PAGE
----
It is a universal truth that no one likes to put themselves out there only to be rejected.
When you start using social media, especially when you are someone with a lot to say, the space can feel a little empty. The concerns you had before you began are immediately validated.
“Is this what it will be like forever (or until I give up)?”
Here are 3 actions you can take right now to build social media steam:
1. Accept that you are a stranger in a strange land – Have you considered you may not be fluent in Twitter? Are you speaking to your Facebook followers in the same way you communicate on Instagram? Before your first post to any platform, I always recommend you take a while to simply sit back and watch. Find folks with different writing styles, organizations who rally a conversation without fail, or an influencer with a unique take on a particular platform. Get a feel for how to use the space.Once you feel comfortable, communicate with friends, family, and colleagues who may already be experts. Let them know what you’re up to, and some of the goals you have in mind. Follow organizations, blogs, magazines, websites, writers, speakers, etc. and join their conversations. Keep the conversation light, and be open to other perspectives. Communicating with strangers who already have a shared interest is a great way to step out and test the waters when discovering a new social media tool.
2. Be a social media alchemist – You may know your social media language, but what do others think? Test out some different posting styles. You will see a lot of articles that will tell you to keep posts short and pair them with a great image. This may be true generally, but I can also give you an example of one person who only posts very long articles on Facebook and gets consistently huge engagement. So, test your posts. Explore getting a little personal (you don’t have to copy and paste your diary). If you’re an epic poet, try some longer posts. If you’re a great photographer or graphic designer, try filling up your page with photos or infographics. [Side Note: Are you more of a writer than a designer, but still want to spice up your posts with something more visually dynamic? There are plenty of free tools out there to help you add/create photos, graphics, infographics, memes, GIFs, etc.!] Finally, ask a trusted friend or colleague what they think. The best time to workshop new ideas is when very few people are watching 😉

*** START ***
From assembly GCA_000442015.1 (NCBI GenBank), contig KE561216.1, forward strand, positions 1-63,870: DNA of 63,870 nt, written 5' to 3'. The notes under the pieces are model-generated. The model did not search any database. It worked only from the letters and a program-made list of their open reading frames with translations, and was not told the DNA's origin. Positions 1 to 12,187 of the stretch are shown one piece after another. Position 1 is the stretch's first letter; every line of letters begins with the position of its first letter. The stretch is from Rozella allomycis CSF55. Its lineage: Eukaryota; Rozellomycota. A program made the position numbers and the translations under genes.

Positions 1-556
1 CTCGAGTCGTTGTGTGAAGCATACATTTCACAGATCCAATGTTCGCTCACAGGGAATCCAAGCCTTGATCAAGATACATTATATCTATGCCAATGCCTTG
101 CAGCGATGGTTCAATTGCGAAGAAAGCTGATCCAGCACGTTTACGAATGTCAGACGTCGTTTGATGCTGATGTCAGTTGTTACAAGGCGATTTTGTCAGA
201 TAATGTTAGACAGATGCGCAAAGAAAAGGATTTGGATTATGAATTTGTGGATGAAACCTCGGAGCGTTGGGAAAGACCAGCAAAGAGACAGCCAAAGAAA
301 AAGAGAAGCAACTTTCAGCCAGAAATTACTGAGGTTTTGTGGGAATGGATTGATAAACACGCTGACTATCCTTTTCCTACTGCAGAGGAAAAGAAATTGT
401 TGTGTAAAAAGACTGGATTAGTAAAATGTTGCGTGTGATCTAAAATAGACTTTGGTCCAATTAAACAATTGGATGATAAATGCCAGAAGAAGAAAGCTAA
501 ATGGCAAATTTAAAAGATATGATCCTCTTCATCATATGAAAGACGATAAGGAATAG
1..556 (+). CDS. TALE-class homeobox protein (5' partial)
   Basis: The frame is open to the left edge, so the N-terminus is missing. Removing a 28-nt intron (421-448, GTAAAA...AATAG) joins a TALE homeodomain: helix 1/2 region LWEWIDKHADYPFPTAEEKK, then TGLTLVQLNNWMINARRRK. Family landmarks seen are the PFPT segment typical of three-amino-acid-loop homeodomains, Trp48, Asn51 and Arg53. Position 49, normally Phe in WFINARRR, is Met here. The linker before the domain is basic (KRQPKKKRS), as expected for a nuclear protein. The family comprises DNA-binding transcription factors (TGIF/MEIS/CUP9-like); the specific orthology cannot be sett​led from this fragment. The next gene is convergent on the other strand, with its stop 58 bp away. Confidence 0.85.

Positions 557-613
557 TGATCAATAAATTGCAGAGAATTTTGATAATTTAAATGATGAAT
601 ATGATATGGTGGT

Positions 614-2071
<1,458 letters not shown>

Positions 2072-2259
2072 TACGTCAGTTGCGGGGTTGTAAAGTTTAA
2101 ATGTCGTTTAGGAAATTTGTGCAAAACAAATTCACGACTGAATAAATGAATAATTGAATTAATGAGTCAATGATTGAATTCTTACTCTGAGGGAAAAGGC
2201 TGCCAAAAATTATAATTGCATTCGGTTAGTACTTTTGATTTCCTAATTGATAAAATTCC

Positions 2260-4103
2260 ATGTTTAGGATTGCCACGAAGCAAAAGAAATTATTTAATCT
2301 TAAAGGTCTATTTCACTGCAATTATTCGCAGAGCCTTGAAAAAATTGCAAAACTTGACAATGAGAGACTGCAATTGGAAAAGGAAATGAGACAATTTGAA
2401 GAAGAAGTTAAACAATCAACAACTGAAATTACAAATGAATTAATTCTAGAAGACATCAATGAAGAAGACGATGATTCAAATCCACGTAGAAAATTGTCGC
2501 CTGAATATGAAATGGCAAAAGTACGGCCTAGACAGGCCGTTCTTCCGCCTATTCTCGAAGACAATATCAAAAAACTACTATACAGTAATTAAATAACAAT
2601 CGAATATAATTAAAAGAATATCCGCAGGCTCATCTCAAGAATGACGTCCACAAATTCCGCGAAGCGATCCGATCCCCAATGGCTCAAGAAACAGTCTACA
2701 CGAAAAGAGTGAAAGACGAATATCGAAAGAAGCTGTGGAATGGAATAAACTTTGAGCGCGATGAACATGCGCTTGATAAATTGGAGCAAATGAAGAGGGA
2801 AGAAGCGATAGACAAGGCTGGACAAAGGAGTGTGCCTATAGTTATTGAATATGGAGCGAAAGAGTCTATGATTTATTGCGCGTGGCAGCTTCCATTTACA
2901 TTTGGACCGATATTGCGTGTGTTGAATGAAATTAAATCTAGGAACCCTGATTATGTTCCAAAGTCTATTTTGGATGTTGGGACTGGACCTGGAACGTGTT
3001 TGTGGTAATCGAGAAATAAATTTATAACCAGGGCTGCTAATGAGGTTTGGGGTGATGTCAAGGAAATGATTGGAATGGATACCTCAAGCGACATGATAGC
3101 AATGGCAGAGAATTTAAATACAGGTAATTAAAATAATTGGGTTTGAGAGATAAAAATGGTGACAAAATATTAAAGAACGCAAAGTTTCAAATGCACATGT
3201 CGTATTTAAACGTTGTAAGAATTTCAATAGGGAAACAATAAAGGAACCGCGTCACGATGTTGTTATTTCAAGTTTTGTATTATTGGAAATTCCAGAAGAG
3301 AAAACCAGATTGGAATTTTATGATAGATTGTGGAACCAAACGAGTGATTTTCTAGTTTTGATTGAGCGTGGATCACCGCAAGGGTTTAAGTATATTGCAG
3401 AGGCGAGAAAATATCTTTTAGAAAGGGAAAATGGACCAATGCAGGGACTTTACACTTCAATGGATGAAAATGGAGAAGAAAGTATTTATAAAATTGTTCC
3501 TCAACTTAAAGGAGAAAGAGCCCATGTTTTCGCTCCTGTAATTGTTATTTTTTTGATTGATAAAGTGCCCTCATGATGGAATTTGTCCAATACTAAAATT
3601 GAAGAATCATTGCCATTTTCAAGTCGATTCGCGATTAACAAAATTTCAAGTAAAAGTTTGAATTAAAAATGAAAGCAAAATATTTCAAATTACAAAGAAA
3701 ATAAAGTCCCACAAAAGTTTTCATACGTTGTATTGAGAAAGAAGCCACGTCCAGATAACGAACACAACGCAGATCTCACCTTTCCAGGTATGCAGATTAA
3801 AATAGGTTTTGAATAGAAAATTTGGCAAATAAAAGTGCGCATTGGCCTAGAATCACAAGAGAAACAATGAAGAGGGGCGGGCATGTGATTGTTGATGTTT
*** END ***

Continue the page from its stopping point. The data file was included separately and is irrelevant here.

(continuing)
3. Explore the network you already have – So, you’ve hit a wall when it comes to growing your audience on social media. What now? If you’re on Twitter, have you told your LinkedIn network that you’re live tweeting the Oscars? If you’re trying to grow on Facebook, give your Twitter followers bits and pieces of what more they can see (use a photo to tease a photo gallery, ask a question and tell them to check out how others have answered in the Comments section). Have you joined Facebook or LinkedIn groups? Make sure you’re reading articles in those spaces and commenting to let people know you’re not just pushing out content, but that you’re really engaging with others. The same goes for using hashtags and Twitter and Instagram (and to some degree, Facebook too). Still stumped? Have you stepped outside of social media to promote what you’re doing? Reach out to your network in real life!
What do you think? Let me know if you’ve given any of these a go! There’s a lot more I wanted to include and expand upon, but this is a good jumping off point. Social media fluency happens over time, so you’re best practice is to simply get started.